Farmers across Missouri are worried that an ongoing trade war between the United States and China will continue to hurt their operations into the 2019 growing season. The retaliatory tariffs placed on American soybeans and other agricultural products by the Chinese government last year show no sign of being lifted before farmers begin planting their crops.
At a summit hosted by the National Corn Growers Association in Chesterfield last week, multiple farmers said trade was among their top concerns — if not the biggest.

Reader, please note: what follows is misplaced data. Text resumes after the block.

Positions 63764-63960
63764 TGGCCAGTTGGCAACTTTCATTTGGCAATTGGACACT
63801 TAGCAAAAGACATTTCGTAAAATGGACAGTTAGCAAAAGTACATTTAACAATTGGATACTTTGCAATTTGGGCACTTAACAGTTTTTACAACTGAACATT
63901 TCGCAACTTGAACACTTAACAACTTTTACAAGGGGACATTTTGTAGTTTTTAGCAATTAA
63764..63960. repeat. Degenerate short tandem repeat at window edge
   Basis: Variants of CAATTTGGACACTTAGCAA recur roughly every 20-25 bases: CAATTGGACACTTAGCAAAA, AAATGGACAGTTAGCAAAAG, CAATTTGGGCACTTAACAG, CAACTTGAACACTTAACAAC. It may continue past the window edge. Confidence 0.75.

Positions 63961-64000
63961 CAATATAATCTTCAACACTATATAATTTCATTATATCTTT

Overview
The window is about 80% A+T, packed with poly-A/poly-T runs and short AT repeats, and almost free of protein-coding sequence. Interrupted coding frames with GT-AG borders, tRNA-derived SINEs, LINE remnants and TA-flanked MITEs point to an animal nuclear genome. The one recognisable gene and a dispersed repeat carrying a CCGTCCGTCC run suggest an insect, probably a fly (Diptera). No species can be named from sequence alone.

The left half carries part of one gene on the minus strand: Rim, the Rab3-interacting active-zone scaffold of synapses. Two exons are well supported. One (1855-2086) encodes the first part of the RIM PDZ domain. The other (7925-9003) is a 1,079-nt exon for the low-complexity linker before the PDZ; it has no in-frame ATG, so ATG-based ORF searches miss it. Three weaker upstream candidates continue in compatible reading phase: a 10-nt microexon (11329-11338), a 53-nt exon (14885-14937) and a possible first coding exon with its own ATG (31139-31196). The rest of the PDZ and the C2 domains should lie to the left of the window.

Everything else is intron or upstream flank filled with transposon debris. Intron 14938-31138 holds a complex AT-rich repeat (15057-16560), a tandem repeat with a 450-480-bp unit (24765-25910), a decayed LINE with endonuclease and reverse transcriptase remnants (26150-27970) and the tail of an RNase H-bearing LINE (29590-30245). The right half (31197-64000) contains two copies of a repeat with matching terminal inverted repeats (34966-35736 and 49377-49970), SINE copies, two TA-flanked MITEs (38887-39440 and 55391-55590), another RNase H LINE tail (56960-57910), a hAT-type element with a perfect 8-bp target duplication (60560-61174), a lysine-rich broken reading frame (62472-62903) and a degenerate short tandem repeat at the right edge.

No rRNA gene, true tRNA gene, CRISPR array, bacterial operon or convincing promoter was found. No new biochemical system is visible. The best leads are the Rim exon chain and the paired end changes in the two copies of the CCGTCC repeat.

Without China, traditionally the top export market for U.S. soybeans, prices of soybeans have dropped. The USDA earmarked $9.5 billion in federal aid to be given to farmers affected by tariffs, but the federal government shutdown has delayed payments.
Additionally, although a revised trade deal between the U.S., Canada and Mexico was announced months ago, the deal has not yet been ratified by Congress. That’s another source of concern for Missouri growers. Mexico is the top export market for U.S. corn, and Jon Doggett, CEO of the National Corn Growers Association, called the pending trade deal “our biggest legislative battle.”
Read more: St. Louis Post-Dispatch